Good data quality can save lives
Ensuring that Community Health Workers’ efforts improve health outcomes
In a pro-bono project facilitated by DataKind, a global non-profit that harnesses the power of data science and AI in the service of humanity, we had the great opportunity to join a team of volunteer data scientists to enable the Lwala Community Alliance to monitor the quality of their data.
DataKind teams talented volunteer experts with changemakers to collaboratively design and build solutions to tough social challenges. Founded by a group of committed Kenyans, Lwala works with communities to improve access to quality health care in Western Kenya, reducing maternal and child mortality in doing so. Moreover, Lwala is invested in bringing these services to national levels by supporting the Kenyan government as well as sharing their experiences and research with other institutions.
When frontline Community Health Workers (CHWs) visit their community members and patients, they collect health records and other patient-related data with the help of a data collection tool which is provided by the digital health platform CommCare. This tool is accessible to the CHWs as a mobile app with minimal setup.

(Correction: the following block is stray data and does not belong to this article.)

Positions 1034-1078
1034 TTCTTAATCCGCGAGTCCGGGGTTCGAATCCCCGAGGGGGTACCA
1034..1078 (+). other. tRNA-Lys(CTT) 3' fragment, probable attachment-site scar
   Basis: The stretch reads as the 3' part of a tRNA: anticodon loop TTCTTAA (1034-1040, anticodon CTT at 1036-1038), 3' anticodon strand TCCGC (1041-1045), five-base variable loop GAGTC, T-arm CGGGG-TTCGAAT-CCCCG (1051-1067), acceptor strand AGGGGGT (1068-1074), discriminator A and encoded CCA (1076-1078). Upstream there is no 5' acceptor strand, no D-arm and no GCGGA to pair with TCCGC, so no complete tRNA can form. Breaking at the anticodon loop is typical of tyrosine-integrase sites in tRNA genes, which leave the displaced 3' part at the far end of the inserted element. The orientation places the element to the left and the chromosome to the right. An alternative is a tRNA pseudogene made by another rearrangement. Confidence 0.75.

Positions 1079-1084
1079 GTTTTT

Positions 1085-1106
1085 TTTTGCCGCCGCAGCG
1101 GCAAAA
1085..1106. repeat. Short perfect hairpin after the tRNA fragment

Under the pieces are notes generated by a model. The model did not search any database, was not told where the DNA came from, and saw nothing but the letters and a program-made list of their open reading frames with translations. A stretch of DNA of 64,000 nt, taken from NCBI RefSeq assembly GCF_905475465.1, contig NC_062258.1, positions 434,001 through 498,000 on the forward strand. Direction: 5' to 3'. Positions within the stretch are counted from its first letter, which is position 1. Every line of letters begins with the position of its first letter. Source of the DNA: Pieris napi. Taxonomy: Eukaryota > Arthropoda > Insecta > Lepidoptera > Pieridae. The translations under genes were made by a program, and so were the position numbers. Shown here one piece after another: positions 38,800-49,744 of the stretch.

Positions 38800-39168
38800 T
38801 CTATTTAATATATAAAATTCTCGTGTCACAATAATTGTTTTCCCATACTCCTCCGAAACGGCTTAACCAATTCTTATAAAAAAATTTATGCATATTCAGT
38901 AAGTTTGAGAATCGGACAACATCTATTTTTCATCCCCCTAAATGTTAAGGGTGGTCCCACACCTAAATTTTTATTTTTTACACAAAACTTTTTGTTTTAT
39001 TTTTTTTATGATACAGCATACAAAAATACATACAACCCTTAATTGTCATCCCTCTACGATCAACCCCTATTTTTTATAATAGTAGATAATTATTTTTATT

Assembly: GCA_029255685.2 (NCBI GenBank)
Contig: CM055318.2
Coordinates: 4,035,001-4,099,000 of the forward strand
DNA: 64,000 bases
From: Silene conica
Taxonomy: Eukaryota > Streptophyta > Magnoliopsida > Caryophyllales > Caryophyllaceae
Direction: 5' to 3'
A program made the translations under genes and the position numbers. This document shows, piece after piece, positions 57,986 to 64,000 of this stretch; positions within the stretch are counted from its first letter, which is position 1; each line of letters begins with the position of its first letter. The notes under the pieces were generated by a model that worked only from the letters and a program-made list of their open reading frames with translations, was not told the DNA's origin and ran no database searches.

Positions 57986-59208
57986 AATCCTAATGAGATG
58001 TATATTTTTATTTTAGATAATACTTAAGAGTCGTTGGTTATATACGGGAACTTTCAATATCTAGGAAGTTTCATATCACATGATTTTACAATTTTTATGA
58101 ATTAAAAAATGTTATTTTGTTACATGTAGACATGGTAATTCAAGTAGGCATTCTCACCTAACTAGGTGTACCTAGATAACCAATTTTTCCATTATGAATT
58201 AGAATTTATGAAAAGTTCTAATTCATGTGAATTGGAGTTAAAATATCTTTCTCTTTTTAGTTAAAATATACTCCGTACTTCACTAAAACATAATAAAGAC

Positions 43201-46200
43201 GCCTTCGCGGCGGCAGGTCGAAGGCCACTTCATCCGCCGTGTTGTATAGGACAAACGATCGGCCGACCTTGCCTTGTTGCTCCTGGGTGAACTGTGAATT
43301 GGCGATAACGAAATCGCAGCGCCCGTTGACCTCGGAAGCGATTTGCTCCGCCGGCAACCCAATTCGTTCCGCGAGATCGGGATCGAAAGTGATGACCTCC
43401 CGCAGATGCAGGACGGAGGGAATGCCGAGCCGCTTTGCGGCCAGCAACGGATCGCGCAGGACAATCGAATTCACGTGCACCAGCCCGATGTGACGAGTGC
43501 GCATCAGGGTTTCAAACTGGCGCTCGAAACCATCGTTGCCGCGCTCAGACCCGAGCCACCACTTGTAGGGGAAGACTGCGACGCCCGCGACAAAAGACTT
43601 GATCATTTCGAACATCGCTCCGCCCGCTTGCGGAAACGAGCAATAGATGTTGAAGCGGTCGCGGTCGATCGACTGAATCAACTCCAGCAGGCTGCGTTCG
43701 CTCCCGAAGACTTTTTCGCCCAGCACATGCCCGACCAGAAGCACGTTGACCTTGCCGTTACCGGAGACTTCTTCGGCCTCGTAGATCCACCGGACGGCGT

In order to provide patients with the best possible health services, reliable data plays a pivotal role. When data is reliable, CHWs can build trust in the tool and the process more easily. Similarly, supervisors and decision-makers need a sound basis for their everyday decisions.
This leads us to the project’s goal, which was to create a solution that enables data analysts and decision-makers to monitor the quality of the collected data. Building on common tools and technologies such as Python, Amazon RDS and Tableau, we implemented various data checks that run in regular intervals and whose output can be explored in a customised dashboard.
This interactive visualisation empowers users to identify trends and concrete or potential data issues early and take action quickly – thereby improving data quality for everyone and potentially saving lives.
Read more about the project and its background on the DataKind blog and in the case study by the Johnson & Johnson Center for Health Worker Innovation.